In any event, both the Buddhist Association of China and the state Bureau of Religions agree that there is a growing interest in Buddhism, and that the number of visitors to temples and monasteries is on the rise.
I recorded the following two interviews, in 2000 and 2004 respectively, which describe the situation of Buddhism in China today as seen from the point of view of the government.
Interview with Mr. Zhang Lin , Deputy Secretary-General, Buddhist Association of China, at Guangji temple, Beijing, on 25 July 2000:
Q: What are the different kinds of Buddhism in China?A: We think of Buddhism in China as having three important main schools: Han Buddhism, Vajrayna Buddhism and Theravada Buddhism. Q: What do you understand by Han Buddhism? A: Han Buddhism is that which came to China during the Han Dynasty (206 BCE220 CE). From there, it was further transmit-ted to Japan, Korea, and Vietnam, so in that sense, it is the foun-dation of Buddhism in East Asia. Han Buddhism is also part of Mahayana Buddhism, and in that sense, it also covers Vajrayna Buddhism, as this came from China to Tibet, and not from India. Q: What are the most important schools in Han Buddhism as seen from a Chinese point of view?A: Pure Land Buddhism (jingtu ) and the Meditation school (chan ), but there are many others. But those are the most popu-lar nowadays, especially jingtu.Q: Are these two schools clearly distinguished or are they mixed? A: Do you mean, do these two schools have different scriptural traditions? Jingtu is distinguished by its practice of the chanting of
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nianfo (Jp. nenbutsu ), as in the Japanese Pure Land school. It is very easy to practice, no matter who you are, learned or unlearned. The Meditation school, on the other hand, is very difficult. It was introduced into China by Master Bodhidharma (Damo , 346?528?). Q: Who are the patriarchs of the Pure Land school? A: They are three: Daochuo (562645), Tanluan (476542?) and Shandao (613681). Q: What about Vasubandhu (c. fifth century) and Ngrjuna (c. second to third centuries)? Are they also considered patriarchs in China? A: Vasubandhu and Ngrjuna are very important for the back-ground of the Pure Land school, but it was those three Chinese patriarchs who developed the school. And they are recognized as such by Pure Land Buddhists in Korea and Japan. Q: In Japanese Jdo Shinsh, one adds Genshin (9421017) and Honen (11331212), but I take it that there are no later patriarchs in China than the three mentioned? A: Shinran (11731262) further developed Pure Land Bud-dhism in Japan, for instance he allowed monks to marry. That is not so in China, where monks stay monks and are not allowed to marry. Another difference is that in Japan, temples are strictly divided into Pure Land temples and other ones. Not so in China where they are not strictly organized as to a particular school. At home, however, the Chinese can follow the Pure Land practice of chanting nianfo only. Q: Is it so that even today Pure Land monks are not allowed to marry? A: Yes, we follow the old tradition of celibacy and live in monas-teries. Also they are vegetarians. Q: As Pure Land Buddhism is more loosely organized than in Japan, doesnt it make it more difficult to find out how many Pure Land followers you have in China? A: In China today, there are no exact numbers, but a twelth of the population are Buddhistsmore than one hundred millionand the Pure Land school is the biggest. We say that six out of ten Buddhists are Pure Land Buddhists and the remaining four are of the Meditation school. But there are no sharp divisions: the people who practice nianfo also practice meditation and vice versa. And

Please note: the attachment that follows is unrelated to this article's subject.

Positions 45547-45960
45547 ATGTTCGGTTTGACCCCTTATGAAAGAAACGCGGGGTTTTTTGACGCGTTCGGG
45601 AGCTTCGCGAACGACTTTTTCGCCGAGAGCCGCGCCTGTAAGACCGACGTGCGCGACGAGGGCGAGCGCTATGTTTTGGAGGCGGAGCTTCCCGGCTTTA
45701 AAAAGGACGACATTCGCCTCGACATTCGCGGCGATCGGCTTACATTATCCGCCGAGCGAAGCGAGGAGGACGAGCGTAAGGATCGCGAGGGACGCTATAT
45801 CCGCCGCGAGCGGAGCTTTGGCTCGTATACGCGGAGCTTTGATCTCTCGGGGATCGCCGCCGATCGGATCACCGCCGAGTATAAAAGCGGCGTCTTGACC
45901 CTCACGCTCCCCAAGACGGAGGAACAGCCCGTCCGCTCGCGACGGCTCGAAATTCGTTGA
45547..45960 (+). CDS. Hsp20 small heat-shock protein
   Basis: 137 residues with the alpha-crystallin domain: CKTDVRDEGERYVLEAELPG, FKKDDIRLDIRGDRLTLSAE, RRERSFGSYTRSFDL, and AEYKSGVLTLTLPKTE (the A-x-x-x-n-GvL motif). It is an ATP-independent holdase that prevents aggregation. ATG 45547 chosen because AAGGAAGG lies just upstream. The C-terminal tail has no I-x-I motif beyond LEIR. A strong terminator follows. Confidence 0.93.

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this is the same in monasteries, so there is no sharp division in practice. Q: The Buddhist Association of China, I take it, covers all the schools of Buddhism in China.A: Yes, it is the organization of all Buddhists in Chinamore than one hundred million people, which is the biggest association of Buddhists in the world. About the size of or bigger than the population of all of Japan. Q: Let me ask you about the situation of Buddhism in China today. Is there a flowering of Buddhism or has fifty years of Mao-ism destroyed it?A: Although Chinese Buddhism suffered a lot during the Cultural Revolution, it and other religions in China are flourishing again. To give an example, on important Buddhist holidays, like the birthday of Lord Buddha, about forty thousand people come to this temple, Guangji, to celebrate it. Today, we can practice our religion freely, as you can see if you observe our daily service at 4:00 p.m. We know that people abroad think that our government treats our religions badly, but this is not true. Chinese monks are in no way threatened. Q: Is it possible to compare Chinese religions, Buddhism in par-ticular, to those in the West as a p